Saturday, July 7, 2018

Dealing with the pressured to get married

 

By Mpoki Thomson

It is every woman’s dream that when they reach a certain age they will find Mr Right to walk them down the aisle.

But things sometimes don’t go according to plan and soon pressure begins to mount from all corners.

Christine Chacha, 31, was on the verge of getting married. However, she developed cold feet after introduction formalities were done, and consequently called off the wedding altogether after getting engaged. “I was more focused on marriage than settling down with the right guy,” she says.

The now single woman says she was pressured by family and friends to get married, something which clouded her judgment and made her make decisions in haste.

Christine, however, acknowledges the desirability of having somebody to spend the rest of your life with. Instead of marriage, she would much rather have a partner in her life – someone she shares mutual affection with, without the need of marriage complications.

When women reach a certain age, there erupts this sudden pressure to settle down. Family members, relatives and friends start constantly nagging you with questions on when you’ll get married.

Women in their 30s endure a lot. Worse still, if it happens you have a child out of wedlock, you’ll be criticised for it, and questions about getting married will still linger.

For those who are well into their 30s but aren’t married and don’t have children, you get a double dosage of scrutiny not only over your biological clock, but relationship clock, too.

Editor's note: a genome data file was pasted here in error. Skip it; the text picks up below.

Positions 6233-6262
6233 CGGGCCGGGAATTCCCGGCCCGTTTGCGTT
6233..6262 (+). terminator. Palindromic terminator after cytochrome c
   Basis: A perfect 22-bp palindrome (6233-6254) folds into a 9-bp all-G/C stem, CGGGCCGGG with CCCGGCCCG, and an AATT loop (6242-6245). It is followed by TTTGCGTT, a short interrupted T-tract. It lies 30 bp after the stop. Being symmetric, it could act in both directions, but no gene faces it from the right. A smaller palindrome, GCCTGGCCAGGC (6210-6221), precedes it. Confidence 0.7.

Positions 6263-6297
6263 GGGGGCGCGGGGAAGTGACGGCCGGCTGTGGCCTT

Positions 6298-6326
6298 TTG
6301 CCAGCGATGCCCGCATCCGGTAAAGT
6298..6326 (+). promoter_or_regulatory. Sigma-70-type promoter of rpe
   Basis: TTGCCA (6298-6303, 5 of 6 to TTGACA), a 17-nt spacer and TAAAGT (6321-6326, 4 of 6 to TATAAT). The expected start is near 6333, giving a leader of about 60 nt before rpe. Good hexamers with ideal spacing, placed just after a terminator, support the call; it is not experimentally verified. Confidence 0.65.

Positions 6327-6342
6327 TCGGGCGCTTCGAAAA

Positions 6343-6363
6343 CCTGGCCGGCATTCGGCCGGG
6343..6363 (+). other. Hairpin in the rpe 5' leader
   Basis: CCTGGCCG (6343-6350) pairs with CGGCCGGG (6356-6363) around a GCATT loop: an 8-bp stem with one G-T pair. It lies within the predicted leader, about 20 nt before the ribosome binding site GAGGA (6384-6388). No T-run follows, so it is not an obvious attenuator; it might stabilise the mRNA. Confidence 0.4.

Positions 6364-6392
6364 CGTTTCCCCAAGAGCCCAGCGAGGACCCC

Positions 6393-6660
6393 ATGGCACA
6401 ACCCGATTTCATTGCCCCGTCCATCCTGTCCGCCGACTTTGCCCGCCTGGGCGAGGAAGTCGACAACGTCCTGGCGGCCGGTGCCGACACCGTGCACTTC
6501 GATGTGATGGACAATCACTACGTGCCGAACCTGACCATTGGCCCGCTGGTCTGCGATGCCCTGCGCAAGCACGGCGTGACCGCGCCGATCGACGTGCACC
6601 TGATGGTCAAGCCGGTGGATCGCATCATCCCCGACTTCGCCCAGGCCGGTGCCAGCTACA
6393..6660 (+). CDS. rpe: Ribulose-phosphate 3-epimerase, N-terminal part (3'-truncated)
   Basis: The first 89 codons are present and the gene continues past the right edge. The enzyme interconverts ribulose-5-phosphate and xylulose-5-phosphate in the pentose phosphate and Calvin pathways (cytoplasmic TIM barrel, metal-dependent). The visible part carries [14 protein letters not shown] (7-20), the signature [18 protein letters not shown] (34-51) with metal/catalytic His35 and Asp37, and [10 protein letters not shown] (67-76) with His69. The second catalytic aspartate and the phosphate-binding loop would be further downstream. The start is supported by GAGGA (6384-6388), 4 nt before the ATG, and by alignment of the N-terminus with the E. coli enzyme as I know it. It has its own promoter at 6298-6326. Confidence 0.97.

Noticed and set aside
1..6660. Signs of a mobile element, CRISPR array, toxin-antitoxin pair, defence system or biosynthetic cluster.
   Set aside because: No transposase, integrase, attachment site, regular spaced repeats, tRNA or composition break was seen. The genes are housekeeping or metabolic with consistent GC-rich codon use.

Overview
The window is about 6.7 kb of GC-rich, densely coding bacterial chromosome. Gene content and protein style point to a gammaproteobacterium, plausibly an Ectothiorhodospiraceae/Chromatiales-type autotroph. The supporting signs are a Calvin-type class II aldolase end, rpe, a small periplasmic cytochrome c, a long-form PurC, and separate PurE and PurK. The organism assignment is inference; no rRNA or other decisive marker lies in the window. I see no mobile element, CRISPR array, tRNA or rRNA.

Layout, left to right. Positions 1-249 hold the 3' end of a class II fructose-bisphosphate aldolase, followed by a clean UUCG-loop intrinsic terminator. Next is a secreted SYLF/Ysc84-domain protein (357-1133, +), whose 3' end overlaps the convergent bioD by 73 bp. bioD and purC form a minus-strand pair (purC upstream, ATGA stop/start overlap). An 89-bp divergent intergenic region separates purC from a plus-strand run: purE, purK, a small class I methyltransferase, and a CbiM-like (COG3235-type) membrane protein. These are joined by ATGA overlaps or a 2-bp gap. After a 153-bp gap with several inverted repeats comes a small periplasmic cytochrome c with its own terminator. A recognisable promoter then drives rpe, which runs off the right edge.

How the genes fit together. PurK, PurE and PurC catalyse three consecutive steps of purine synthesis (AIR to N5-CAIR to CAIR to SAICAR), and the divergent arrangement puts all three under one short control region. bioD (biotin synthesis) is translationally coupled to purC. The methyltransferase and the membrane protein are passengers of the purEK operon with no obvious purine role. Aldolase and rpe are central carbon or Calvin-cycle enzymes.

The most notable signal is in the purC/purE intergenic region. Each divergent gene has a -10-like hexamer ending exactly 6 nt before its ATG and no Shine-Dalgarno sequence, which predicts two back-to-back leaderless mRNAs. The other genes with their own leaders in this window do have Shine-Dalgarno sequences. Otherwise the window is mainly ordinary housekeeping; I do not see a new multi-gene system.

Marriage isn’t everyone’s cup of tea. This is a clear standpoint embraced by Ndanshau Hellen (not her real name). The single mother to a 3-year-old son has never fancied getting married.

She believes that marriage should be a choice one makes out of their own volition – there needn’t be any external pressure from either friends or family members. “I and the father to my child recently ended things, but it’s not because of the pressure to get married, far from it, he too wasn’t too eager to put a ring on it. We ended our relationship because we grew apart as a couple.

We knew that our situation wasn’t healthy for the upbringing of our child. So we decided to amicably call it quits,” she reveals.

She says that after she ended things with her man, her family members have been on her back ever since. They had hoped that she’d end up marrying the father to her child, but were shocked when the relationship ran its course.

Ndanshau’s last resort; turning a deaf ear to her family’s pleas. This is something that Monica Hungi doesn’t have a privilege of. The 32-year-old paralegal hasn’t been able to evade her family’s bickering over her ‘single’ situation.

Worse still, due to her profession, they believe she’ll die a single woman. “My mum says I am too focused on reading legal books but can’t read clear signs that show I need to get married,” she says.

Even though she’s been on a few dates, Monica doesn’t see her ‘single status’ changing anytime soon.

Imagine coming from a family of three girls, you being the oldest of them, with both of your younger sisters living a happily married life.